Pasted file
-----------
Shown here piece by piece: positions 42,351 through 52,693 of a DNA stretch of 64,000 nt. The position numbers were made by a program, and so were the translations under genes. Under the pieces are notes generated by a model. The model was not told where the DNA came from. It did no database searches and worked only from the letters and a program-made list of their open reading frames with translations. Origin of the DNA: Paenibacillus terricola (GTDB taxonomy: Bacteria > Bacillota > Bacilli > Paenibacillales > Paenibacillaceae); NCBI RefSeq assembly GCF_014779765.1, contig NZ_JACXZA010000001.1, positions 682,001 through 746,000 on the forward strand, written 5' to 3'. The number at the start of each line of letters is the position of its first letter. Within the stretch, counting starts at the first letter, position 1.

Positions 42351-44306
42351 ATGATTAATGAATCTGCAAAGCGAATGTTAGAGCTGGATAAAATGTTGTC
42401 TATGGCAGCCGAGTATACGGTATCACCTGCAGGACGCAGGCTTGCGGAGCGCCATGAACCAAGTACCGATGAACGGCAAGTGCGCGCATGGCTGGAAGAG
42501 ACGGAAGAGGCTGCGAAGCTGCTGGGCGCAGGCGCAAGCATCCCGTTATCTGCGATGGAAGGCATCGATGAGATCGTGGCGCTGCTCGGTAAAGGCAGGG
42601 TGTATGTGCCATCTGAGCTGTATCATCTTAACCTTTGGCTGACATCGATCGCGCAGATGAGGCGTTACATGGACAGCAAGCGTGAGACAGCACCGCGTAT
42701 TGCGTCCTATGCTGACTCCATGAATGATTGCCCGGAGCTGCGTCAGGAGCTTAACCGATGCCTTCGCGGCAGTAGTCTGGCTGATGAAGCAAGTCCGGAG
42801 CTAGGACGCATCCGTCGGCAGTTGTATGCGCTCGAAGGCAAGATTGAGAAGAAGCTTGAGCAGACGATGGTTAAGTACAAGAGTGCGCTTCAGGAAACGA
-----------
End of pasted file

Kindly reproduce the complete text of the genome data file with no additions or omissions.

Shown here piece by piece: positions 42,351 through 52,693 of a DNA stretch of 64,000 nt. The position numbers were made by a program, and so were the translations under genes. Under the pieces are notes generated by a model. The model was not told where the DNA came from. It did no database searches and worked only from the letters and a program-made list of their open reading frames with translations. Origin of the DNA: Paenibacillus terricola (GTDB taxonomy: Bacteria > Bacillota > Bacilli > Paenibacillales > Paenibacillaceae); NCBI RefSeq assembly GCF_014779765.1, contig NZ_JACXZA010000001.1, positions 682,001 through 746,000 on the forward strand, written 5' to 3'. The number at the start of each line of letters is the position of its first letter. Within the stretch, counting starts at the first letter, position 1.

Positions 42351-44306
42351 ATGATTAATGAATCTGCAAAGCGAATGTTAGAGCTGGATAAAATGTTGTC
42401 TATGGCAGCCGAGTATACGGTATCACCTGCAGGACGCAGGCTTGCGGAGCGCCATGAACCAAGTACCGATGAACGGCAAGTGCGCGCATGGCTGGAAGAG
42501 ACGGAAGAGGCTGCGAAGCTGCTGGGCGCAGGCGCAAGCATCCCGTTATCTGCGATGGAAGGCATCGATGAGATCGTGGCGCTGCTCGGTAAAGGCAGGG
42601 TGTATGTGCCATCTGAGCTGTATCATCTTAACCTTTGGCTGACATCGATCGCGCAGATGAGGCGTTACATGGACAGCAAGCGTGAGACAGCACCGCGTAT
42701 TGCGTCCTATGCTGACTCCATGAATGATTGCCCGGAGCTGCGTCAGGAGCTTAACCGATGCCTTCGCGGCAGTAGTCTGGCTGATGAAGCAAGTCCGGAG
42801 CTAGGACGCATCCGTCGGCAGTTGTATGCGCTCGAAGGCAAGATTGAGAAGAAGCTTGAGCAGACGATGGTTAAGTACAAGAGTGCGCTTCAGGAAACGA